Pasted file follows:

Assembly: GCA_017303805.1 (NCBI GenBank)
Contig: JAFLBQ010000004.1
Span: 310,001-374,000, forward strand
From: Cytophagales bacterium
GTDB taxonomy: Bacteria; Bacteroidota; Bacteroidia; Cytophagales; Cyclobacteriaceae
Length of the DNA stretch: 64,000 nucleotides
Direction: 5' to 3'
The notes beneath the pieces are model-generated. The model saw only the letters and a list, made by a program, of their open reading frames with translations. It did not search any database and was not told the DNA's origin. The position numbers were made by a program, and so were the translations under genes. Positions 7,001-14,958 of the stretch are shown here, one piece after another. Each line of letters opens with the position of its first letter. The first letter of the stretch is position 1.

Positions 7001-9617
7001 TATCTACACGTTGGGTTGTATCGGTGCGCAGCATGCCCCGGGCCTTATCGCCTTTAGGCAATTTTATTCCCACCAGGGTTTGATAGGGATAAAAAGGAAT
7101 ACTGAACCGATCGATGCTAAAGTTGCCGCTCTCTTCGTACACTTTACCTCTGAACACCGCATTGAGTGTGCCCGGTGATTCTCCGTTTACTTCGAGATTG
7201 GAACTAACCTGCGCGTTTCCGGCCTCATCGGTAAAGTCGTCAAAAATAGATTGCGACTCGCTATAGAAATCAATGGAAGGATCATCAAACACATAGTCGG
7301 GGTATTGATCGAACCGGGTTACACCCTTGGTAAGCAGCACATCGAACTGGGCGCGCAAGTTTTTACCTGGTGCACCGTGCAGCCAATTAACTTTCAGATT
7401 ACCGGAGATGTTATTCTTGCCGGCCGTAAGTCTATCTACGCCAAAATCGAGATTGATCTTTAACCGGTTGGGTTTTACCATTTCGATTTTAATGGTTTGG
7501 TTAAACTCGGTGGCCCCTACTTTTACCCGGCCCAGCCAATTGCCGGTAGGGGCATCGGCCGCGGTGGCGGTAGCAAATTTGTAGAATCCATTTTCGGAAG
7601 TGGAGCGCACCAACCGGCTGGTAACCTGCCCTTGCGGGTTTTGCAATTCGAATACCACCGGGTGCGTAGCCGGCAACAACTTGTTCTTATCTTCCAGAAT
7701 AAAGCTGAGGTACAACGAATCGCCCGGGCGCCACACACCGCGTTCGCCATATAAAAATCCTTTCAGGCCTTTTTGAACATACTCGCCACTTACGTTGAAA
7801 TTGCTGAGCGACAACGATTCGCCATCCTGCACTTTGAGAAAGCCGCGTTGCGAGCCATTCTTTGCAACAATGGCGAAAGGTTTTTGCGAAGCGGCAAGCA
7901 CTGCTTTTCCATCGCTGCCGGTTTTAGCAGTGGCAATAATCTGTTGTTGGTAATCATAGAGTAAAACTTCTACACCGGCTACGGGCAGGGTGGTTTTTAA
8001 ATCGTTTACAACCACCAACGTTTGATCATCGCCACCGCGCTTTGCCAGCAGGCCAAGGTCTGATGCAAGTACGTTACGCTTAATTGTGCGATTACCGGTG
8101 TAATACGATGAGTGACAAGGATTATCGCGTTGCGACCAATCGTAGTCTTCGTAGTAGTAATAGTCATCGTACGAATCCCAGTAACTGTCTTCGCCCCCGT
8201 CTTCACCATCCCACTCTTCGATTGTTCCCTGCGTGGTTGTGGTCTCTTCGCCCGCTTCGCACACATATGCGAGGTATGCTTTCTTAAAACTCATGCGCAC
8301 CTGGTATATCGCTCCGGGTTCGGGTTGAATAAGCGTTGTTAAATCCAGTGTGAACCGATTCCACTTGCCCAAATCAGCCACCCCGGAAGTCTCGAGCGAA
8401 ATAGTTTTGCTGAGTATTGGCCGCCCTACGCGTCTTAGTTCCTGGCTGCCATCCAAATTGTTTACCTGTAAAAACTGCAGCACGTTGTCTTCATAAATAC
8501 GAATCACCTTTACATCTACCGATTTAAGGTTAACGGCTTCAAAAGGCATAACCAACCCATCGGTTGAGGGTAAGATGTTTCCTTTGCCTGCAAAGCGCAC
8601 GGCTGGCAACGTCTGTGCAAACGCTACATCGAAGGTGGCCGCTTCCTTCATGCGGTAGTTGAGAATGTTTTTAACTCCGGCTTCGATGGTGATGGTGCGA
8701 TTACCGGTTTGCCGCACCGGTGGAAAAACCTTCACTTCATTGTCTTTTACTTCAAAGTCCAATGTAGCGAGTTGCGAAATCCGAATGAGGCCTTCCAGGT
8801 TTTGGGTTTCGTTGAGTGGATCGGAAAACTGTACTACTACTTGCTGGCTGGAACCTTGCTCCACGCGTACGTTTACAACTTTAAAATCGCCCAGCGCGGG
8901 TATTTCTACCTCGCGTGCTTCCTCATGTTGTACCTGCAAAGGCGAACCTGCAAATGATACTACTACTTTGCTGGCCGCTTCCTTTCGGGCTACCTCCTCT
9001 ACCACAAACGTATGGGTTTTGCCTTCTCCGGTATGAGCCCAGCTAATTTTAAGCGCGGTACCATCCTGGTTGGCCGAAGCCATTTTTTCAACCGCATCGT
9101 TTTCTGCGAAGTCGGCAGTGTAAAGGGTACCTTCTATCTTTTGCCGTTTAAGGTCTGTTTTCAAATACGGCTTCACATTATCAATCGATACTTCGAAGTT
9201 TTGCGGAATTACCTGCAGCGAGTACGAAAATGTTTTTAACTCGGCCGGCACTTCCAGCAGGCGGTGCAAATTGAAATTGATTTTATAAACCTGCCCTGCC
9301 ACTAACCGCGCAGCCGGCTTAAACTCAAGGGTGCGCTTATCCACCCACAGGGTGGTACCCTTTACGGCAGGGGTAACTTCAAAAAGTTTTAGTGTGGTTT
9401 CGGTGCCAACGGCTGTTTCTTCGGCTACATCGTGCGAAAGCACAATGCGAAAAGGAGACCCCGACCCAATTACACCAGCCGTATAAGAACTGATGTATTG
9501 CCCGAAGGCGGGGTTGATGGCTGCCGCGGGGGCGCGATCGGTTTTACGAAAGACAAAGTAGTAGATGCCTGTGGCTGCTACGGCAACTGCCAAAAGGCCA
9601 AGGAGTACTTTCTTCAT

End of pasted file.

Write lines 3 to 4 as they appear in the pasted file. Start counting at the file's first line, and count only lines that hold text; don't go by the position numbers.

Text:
Span: 310,001-374,000, forward strand
From: Cytophagales bacterium